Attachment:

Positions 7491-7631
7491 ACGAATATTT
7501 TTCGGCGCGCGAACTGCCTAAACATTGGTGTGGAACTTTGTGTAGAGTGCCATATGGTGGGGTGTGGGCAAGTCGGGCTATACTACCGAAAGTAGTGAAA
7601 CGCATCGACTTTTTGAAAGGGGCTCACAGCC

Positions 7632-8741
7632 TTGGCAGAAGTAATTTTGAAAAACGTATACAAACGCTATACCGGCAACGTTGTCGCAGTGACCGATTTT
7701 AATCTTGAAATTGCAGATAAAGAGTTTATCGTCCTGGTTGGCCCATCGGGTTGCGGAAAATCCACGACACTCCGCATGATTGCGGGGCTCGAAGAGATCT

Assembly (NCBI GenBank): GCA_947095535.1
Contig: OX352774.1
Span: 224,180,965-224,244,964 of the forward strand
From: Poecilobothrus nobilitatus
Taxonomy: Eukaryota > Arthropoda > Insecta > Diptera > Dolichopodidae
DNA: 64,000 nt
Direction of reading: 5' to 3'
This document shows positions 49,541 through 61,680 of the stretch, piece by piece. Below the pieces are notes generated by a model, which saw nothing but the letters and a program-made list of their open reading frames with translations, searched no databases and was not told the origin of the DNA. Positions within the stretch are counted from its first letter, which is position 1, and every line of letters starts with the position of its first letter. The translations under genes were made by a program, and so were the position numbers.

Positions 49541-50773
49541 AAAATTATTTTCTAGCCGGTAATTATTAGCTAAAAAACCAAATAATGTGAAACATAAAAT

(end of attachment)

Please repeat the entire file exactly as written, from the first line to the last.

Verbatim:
Positions 7491-7631
7491 ACGAATATTT
7501 TTCGGCGCGCGAACTGCCTAAACATTGGTGTGGAACTTTGTGTAGAGTGCCATATGGTGGGGTGTGGGCAAGTCGGGCTATACTACCGAAAGTAGTGAAA
7601 CGCATCGACTTTTTGAAAGGGGCTCACAGCC

Positions 7632-8741
7632 TTGGCAGAAGTAATTTTGAAAAACGTATACAAACGCTATACCGGCAACGTTGTCGCAGTGACCGATTTT
7701 AATCTTGAAATTGCAGATAAAGAGTTTATCGTCCTGGTTGGCCCATCGGGTTGCGGAAAATCCACGACACTCCGCATGATTGCGGGGCTCGAAGAGATCT

Assembly (NCBI GenBank): GCA_947095535.1
Contig: OX352774.1
Span: 224,180,965-224,244,964 of the forward strand
From: Poecilobothrus nobilitatus
Taxonomy: Eukaryota > Arthropoda > Insecta > Diptera > Dolichopodidae
DNA: 64,000 nt
Direction of reading: 5' to 3'
This document shows positions 49,541 through 61,680 of the stretch, piece by piece. Below the pieces are notes generated by a model, which saw nothing but the letters and a program-made list of their open reading frames with translations, searched no databases and was not told the origin of the DNA. Positions within the stretch are counted from its first letter, which is position 1, and every line of letters starts with the position of its first letter. The translations under genes were made by a program, and so were the position numbers.

Positions 49541-50773
49541 AAAATTATTTTCTAGCCGGTAATTATTAGCTAAAAAACCAAATAATGTGAAACATAAAAT